The reporting has been feverish. “China sets sights on Middle East with Iran co-operation deal,” reads a BBC headline. The New York Times reports that “China, with $400 Billion Iran Deal, Could Deepen Influence in Mideast.” Indeed, just in time for the Iranian new year, China and Iran inked a comprehensive strategic partnership deal in which China promised to boost its investment in Iranian infrastructure across various sectors in exchange for a steady supply of oil. With American foreign policy increasingly viewed through the lens of great-power competition with China, it is easy to see how the deal could only be bad news for U.S. interests.
But what's really going on? Are China and Iran actually joining forces against the United States? Does the recent agreement between Beijing and Tehran signal the start of a new Cold War-style competition in the Middle East? How should U.S. officials think about Chinese influence in the region?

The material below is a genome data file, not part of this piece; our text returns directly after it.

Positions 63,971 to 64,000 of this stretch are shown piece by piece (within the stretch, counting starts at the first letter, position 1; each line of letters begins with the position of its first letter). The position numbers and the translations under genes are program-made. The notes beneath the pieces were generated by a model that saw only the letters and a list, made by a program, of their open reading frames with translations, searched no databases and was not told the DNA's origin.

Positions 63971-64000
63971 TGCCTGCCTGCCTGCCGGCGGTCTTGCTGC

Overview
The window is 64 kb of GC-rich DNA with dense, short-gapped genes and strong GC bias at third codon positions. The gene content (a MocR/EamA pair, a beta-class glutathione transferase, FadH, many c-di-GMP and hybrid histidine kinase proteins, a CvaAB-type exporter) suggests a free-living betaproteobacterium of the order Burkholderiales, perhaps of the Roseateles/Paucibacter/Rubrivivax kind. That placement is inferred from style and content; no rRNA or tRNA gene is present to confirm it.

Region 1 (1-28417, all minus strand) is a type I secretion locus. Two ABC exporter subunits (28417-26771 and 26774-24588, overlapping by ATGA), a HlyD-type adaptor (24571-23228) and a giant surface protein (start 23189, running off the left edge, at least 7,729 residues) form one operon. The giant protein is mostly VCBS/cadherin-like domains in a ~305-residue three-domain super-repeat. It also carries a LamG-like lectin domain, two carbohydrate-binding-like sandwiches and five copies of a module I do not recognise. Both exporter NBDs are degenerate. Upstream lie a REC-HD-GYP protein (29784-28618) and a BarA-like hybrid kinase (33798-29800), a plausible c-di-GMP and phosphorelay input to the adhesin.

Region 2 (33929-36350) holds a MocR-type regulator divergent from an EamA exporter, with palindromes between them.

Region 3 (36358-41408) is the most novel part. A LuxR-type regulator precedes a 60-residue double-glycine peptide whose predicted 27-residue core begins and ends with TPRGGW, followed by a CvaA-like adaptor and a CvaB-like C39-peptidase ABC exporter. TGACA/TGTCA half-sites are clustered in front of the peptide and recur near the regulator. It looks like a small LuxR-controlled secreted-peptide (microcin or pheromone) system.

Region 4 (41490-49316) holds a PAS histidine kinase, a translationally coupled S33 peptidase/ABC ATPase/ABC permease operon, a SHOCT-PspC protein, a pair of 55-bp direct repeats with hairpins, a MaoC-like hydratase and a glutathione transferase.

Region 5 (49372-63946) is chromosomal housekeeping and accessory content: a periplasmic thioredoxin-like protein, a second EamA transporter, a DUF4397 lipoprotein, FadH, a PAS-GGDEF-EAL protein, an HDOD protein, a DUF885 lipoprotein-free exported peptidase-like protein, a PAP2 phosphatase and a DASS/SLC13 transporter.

The remainder of this commentary is available at warontherocks.com.
Ashley Rhoades is a defense analyst at the RAND Corporation. Dalia Dassa Kaye is a fellow at the Wilson Center and the former director of the RAND Center for Middle East Public Policy. They are co-authors of a new RAND report, Reimagining U.S. Strategy in the Middle East.
This commentary originally appeared on War on the Rocks on April 19, 2021. Commentary gives RAND researchers a platform to convey insights based on their professional expertise and often on their peer-reviewed research and analysis.